than 96 percent of new admissions are committed via the  




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            criminal justice system, currently DSH clinicians do not have  
            comprehensive access to up-to-date criminal history  
            information for all of these patients. This bill will provide  
            properly licensed and trained clinicians at state hospitals  
            with the information necessary to perform accurate violence  
            risk assessments; place patients appropriately within the  
            system; create better patient treatment plans; and, provide  
            reports to the court on the patient's progress or fitness for  
            release. This bill will help decrease the level of violence in  
            state hospitals, as well as create better treatment outcomes  
            for patients. 
            
          2.Background. According to DSH, the state hospital patient  
            population has shifted over the past 20 years, from a 20  
            percent forensic population in 1994 to the current 96 percent.  
            Forensic patients are committed for a variety of reasons,  
            including: IST; NGI; mentally disordered offenders (MDO); and,  
            sexually violent predators (SVP). There are 4,967 patients at  
            Atascadero, Coalinga, Metropolitan, Napa, and Patton state  
            hospitals comprising 1,350 NGI; 1,283 IST; 1,154 MDO; 897 SVP;  
            258 mentally ill California Department of Corrections and  
            Rehabilitation commitments; and 25 mentally disordered sex  
            offenders. 
               
            DSH states that despite the significant change, there is no  
            current legal, regulatory, or physical infrastructure in place  
            for state hospitals to effectively and safely treat patients  
            who have demonstrated severe psychiatric instability or  
            extremely aggressive behavior. DSH also states that currently  
            state hospitals are authorized to receive CHI for patients  
            committed as IST and NGI. However, the information must be  
            forwarded by the courts and is only obtained about 60 percent  
            of the time, is often not updated, and cannot be shared with  
            clinicians, who perform assessments for patient treatment,  
            placement, and violence risk.

            According to DSH, in 2013, there were a total of 3,344  
            patient-on-patient assaults and 2,586 patient-on-staff  
            assaults at state hospitals. Of the total patient population,  
            62 percent are non-violent offenders, 36 percent committed 10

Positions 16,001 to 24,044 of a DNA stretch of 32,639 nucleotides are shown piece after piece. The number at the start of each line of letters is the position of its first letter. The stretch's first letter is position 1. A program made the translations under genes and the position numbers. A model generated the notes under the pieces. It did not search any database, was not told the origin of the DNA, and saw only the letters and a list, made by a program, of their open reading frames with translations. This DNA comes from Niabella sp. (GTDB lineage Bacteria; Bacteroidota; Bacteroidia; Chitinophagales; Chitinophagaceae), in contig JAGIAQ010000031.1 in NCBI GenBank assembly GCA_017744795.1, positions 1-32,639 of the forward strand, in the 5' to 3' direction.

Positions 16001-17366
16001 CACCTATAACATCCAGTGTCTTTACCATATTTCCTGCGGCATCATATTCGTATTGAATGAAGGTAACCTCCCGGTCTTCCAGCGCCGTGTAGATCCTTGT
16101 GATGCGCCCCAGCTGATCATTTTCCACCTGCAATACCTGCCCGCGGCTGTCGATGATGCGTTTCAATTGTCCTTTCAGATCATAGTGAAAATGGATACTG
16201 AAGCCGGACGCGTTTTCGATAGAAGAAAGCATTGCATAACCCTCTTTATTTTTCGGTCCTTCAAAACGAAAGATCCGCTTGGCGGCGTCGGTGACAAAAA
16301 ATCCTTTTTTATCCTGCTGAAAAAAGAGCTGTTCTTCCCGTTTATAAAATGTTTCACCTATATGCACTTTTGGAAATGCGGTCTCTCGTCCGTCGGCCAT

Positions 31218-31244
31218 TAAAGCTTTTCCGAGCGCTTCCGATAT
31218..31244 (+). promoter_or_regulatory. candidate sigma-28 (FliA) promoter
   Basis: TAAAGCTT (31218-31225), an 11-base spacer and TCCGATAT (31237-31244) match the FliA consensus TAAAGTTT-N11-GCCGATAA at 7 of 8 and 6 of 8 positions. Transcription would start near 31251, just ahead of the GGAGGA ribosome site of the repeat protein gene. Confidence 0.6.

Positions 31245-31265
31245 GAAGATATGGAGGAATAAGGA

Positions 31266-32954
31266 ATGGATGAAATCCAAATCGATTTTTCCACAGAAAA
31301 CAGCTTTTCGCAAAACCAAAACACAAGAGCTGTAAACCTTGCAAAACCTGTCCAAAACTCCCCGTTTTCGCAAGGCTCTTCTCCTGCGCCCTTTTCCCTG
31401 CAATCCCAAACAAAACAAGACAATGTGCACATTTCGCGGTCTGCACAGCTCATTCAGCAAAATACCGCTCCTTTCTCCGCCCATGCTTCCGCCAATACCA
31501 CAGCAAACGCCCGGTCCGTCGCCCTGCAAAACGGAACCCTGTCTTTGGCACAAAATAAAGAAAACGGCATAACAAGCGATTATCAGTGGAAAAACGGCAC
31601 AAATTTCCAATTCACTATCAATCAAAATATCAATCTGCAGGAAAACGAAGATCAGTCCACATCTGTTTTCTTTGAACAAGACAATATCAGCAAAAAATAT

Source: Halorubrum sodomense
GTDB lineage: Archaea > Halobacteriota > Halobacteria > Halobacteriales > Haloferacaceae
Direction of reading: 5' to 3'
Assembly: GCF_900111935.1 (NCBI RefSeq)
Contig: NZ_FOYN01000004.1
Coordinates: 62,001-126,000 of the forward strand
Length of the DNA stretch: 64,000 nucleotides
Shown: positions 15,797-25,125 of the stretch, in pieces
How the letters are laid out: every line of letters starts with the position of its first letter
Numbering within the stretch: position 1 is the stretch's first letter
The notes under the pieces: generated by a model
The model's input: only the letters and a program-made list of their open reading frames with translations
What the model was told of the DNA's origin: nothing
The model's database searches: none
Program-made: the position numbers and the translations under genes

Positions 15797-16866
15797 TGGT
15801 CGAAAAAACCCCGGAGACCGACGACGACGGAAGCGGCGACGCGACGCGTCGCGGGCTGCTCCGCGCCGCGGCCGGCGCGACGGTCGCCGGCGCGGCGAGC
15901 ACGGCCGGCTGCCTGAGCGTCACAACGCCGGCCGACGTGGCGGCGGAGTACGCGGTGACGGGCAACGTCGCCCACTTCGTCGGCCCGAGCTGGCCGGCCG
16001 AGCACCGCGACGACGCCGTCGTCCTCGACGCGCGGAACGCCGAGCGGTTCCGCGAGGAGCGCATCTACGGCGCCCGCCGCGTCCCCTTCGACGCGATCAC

or fewer violent acts, and two percent committed 10 or more  
            violent acts. Of all the violent acts committed, 65 percent  
            are committed by those with 10 or fewer violent acts, and 35  
            percent are committed by those with 10 or more violent acts. A  
            small subset of the population, 116 people, commit the  




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            majority of aggressive acts. DSH states that the best  
            indicator of future behavior is past behavior; therefore, a  
            patient's CHI would enable them to properly assess violence  
            risk.
          
          3.CHI. According to DOJ, state and local summary CHI is  
            confidential and access is strictly regulated by statute. DOJ  
            provides an automated service for CHI checks that may be  
            required as a condition of such things as employment,  
            licensing, and certification. Digitally scanned fingerprints  
            and related information can be submitted electronically to DOJ  
            within a matter of minutes and allows CHI to be processed  
            usually within 72 hours, according to DOJ's Web site. DOJ's  
            record retention policy is to maintain CHI until the subject  
            reaches 100 years of age. State summary CHI contains the  
            identification and criminal history of a person, such as name,  
            date of birth, physical description, fingerprints,  
            photographs, arrests, dispositions, and similar data.
               
          4.CLETS. CLETS provides law enforcement and criminal justice  
            agencies access to various databases and the ability to  
            transmit and receive point-to-point administrative messages to  
            other agencies within California or via the National Law  
            Enforcement Telecommunications System. The CLETS Policies,  
            Practices, and Procedures document states that agencies  
            desiring to obtain access the system must submit an  
            application to the CLETS Executive Secretary for approval by  
            the CLETS Advisory Committee. All agencies must file a  
            subscriber agreement, which must be updated every three years,  
            when the head of an agency changes, or immediately upon